Recent IoT technology not only provides for greater transparency across supply chain networks, but actively enables businesses and cold chain logistics partners to control the external environment and execute decisions in real-time, preventing damage and waste before it occurs. With IoT, hardware loggers can not only communicate data about parameters, such as temperature and location, but can help change process workflows to optimize performance and optimize performance. Software connecting to real-time IoT technology helps businesses to better manage partner and customer relationships more effectively, generate better performance metrics and profiles, including data to understand financial, risk, or performance metrics through real-time and prescriptive analytics.

These new technological advancements drive incremental benefits to existing supply chain processes, spanning warehouse space optimization and time-to-delivery, but IoT can also generate new opportunities to fully redesign existing cold chain management through every step of the process. For this reason, IoT is set to transform the global cold chain.

Improving operational efficiencies

In today’s economy, efficient cold chain management isn’t simply a way to keep track of temperature-sensitive assets; rather it’s a way to gain an edge over competitors and build and protect your business’ brand. Here are the ways that IoT can improve operational efficiencies in the cold chain:

Real-Time Asset Management

Manual, ad hoc scanning and bar codes used to be the standard way of tracking temperature-sensitive assets throughout the cold chain. Now, GPS sensors are able to track goods from manufacture through last-mile delivery. At any point, manufacturers can use these wireless, remote sensors to gain granular, real-time data, including environmental conditions or how long a shipment was spent in cargo or customs. With this information, businesses can take immediate action if something goes awry. This visibility gives them better control over their assets through every step of their journey.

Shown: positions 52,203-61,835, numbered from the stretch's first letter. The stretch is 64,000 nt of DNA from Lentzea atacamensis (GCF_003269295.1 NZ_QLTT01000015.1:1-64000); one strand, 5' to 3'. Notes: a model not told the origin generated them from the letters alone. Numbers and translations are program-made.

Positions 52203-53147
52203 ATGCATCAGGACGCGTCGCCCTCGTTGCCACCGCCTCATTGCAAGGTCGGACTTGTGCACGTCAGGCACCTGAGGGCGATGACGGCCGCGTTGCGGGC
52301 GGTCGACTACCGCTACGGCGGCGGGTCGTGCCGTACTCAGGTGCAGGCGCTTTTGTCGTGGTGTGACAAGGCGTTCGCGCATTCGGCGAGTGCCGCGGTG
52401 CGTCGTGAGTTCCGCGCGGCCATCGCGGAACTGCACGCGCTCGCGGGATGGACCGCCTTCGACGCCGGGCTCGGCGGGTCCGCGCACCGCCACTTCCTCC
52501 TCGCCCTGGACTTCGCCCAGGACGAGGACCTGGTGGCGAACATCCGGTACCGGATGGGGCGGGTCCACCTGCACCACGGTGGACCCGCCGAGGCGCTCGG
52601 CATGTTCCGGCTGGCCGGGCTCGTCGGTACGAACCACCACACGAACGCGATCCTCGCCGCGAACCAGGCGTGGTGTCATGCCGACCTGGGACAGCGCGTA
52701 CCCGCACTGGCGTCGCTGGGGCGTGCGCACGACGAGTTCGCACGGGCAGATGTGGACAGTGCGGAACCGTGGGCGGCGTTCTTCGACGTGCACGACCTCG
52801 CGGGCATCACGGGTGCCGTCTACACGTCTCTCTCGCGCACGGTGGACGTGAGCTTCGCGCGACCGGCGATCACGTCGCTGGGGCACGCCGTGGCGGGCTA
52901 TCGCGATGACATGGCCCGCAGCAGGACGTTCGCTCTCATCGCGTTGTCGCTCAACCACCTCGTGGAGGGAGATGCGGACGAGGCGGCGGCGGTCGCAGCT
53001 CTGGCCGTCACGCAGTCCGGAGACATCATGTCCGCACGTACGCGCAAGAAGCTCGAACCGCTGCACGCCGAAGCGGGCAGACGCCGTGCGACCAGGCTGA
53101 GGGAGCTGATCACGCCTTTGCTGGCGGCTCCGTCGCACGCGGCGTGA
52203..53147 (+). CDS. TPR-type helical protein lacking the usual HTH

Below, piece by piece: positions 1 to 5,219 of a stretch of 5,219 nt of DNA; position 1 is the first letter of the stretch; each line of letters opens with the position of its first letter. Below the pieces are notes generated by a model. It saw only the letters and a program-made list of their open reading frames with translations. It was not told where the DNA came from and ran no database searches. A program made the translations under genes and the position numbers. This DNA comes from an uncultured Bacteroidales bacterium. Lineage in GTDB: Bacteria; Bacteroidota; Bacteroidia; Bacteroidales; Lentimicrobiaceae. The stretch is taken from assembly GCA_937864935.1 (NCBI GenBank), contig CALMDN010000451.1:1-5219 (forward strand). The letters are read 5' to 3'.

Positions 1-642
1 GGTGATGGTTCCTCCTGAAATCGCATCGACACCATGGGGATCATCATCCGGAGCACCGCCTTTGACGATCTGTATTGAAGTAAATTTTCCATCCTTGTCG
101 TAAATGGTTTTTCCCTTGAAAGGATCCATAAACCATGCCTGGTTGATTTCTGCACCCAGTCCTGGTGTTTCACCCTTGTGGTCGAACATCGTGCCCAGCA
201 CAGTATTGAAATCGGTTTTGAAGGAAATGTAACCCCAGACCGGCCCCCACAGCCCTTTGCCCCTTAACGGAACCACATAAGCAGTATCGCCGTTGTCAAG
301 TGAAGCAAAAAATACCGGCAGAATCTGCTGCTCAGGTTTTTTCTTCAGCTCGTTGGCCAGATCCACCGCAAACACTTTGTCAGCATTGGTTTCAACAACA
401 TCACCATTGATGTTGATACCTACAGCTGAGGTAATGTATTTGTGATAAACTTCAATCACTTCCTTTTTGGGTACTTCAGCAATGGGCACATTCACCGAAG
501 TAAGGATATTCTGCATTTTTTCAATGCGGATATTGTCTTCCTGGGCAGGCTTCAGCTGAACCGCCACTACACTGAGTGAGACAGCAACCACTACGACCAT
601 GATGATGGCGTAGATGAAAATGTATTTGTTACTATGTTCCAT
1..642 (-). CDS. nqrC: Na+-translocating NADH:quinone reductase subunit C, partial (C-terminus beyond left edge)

Improved Customer Service and Relationships

The data obtained through IoT sensor-powered asset tracking is important because it enables businesses to optimize their production and distribution schedules, and identify sub-par vendor and partner relationships that may be costing them money. According to IBM, up to 65% of the value of a company’s products or services is derived from its suppliers. That reality provides a substantial incentive to pay closer attention to how your suppliers are handling the assets they are sending you, and how partners handle your products once they are ready for distribution. Higher quality goods mean optimal relationships with customers — which, in turn, typically translates to better customer retention overall.

Accurate Forecasting and Inventory

Wireless IoT sensor hardware facilitates more accurate tracking with less overhead than humans can manage alone. Whereas standard cold chain technology has been passive and ad hoc, requiring manual device removal and scanning at critical checkpoints, wireless, automated tracking significantly reduces the possibility of human error. Previously, if a device missed a scan at a checkpoint, that data could be lost, leading to uncertainty about product conditions, a broken audit trail, or worse, liability due to damaged or wasted goods. Now, IoT technology enables businesses to track inventory at the click of a button. Shipment deadlines may never be missed again. Product loss can be actively prevented. And, all that data can be used to uncover trends to make distribution even more efficient.